Adams Family Correspondence, volume 1

Isaac Smith Jr. to John Adams

John Adams to Isaac Smith Jr.

John Adams to Abigail Adams, 17 September 1771 JA AA John Adams to Abigail Adams, 17 September 1771 Adams, John Adams, Abigail
John Adams to Abigail Adams
My Dear Septr. 17. 1771.

There is no Business here1—And I presume as little at Braintree. The Pause in the English Trade, has made Husbandmen and Manufacturers, and increased Industry and Frugality, and thereby diminished the Number of Debts and Debtors, and Suits and Suiters.

But the hourly Arrival of Ships from England deeply loaden with dry Goods, and the extravagant Credit that is dayly given to Country Traders, opens a Prospect very melancholly to the public, tho profitable to Us, of a speedy revival of the suing Spirit. At present I feel very easy and comfortable, at Leisure to read, and think. I hope all are well, shall come up tomorrow after noon, if Mr. Austin2 comes down in the Morning.3 Yr.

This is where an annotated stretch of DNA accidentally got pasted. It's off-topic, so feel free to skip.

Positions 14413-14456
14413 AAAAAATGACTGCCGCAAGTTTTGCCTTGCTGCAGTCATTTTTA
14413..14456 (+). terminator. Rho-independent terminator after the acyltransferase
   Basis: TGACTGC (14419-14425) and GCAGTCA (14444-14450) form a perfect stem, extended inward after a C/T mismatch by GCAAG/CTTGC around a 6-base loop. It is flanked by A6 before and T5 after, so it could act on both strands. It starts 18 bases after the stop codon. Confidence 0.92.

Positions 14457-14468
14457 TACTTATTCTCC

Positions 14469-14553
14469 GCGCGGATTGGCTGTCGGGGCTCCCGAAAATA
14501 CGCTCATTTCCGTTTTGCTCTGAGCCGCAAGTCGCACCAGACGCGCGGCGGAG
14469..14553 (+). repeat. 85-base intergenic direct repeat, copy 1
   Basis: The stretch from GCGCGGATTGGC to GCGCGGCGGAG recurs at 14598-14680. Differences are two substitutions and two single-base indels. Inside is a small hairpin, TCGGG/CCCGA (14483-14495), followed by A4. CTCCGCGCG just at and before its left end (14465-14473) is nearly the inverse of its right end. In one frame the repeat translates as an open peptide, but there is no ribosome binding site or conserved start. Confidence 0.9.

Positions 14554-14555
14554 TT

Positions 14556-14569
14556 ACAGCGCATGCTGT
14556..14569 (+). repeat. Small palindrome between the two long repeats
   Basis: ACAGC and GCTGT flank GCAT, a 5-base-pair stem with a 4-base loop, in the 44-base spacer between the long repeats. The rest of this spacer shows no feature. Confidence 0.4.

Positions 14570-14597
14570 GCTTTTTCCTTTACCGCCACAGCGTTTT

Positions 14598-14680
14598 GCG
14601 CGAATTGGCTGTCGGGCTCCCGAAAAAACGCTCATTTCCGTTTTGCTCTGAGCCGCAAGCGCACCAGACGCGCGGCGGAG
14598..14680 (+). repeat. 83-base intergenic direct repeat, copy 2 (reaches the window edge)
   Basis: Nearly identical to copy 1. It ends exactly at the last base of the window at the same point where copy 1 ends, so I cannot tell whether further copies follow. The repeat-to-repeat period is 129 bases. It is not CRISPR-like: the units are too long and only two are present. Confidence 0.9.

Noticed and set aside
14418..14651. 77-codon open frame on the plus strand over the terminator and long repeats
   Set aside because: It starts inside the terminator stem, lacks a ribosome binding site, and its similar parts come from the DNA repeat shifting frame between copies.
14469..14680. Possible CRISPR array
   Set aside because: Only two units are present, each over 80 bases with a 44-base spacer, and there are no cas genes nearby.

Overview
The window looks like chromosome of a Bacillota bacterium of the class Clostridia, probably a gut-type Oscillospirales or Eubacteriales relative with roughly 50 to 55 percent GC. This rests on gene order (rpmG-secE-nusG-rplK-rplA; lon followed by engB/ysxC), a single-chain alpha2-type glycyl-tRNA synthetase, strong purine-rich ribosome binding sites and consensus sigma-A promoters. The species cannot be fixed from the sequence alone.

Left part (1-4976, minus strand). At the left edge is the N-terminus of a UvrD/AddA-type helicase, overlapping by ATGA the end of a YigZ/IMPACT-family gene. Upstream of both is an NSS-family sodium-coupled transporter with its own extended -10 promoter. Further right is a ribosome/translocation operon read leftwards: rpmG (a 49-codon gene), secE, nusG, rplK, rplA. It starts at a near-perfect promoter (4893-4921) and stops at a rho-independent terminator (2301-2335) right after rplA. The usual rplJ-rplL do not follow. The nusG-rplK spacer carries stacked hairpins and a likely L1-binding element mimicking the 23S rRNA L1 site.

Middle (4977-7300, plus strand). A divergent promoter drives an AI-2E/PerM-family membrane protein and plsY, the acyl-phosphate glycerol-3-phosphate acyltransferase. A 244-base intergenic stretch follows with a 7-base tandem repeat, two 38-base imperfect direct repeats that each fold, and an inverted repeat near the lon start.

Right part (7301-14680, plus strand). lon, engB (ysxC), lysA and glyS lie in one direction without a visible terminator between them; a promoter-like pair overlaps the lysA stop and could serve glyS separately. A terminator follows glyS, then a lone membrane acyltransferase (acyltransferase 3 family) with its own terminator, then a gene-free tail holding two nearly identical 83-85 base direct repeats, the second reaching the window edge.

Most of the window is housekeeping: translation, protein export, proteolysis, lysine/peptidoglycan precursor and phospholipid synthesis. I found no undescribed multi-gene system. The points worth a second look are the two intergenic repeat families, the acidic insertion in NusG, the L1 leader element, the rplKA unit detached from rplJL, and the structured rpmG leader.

John Adams

RC (Adams Papers); addressed: “For Mrs. Abigail Adams Braintree.”


Probably Boston is meant, though the Superior Court of Judicature began its October term at Worcester this day.


Jonathan Williams Austin (1751–1779), Harvard 1769, JA's first law clerk, 1769–1772; major in the Massachusetts forces and in the Continental infantry, 1775–1776; admitted attorney, 1778 (JA, Diary and Autobiography , 1:338–339; Heitman, Register Continental Army ; Thwing Catalogue, MHi).


To “come up” from Boston to Braintree, and to “come down” from Braintree to Boston were standard expressions in the 18th century; see, for example, JA to AA, 29 Sept. 1774, and AA to JA, 16 Oct. 1774, both printed below.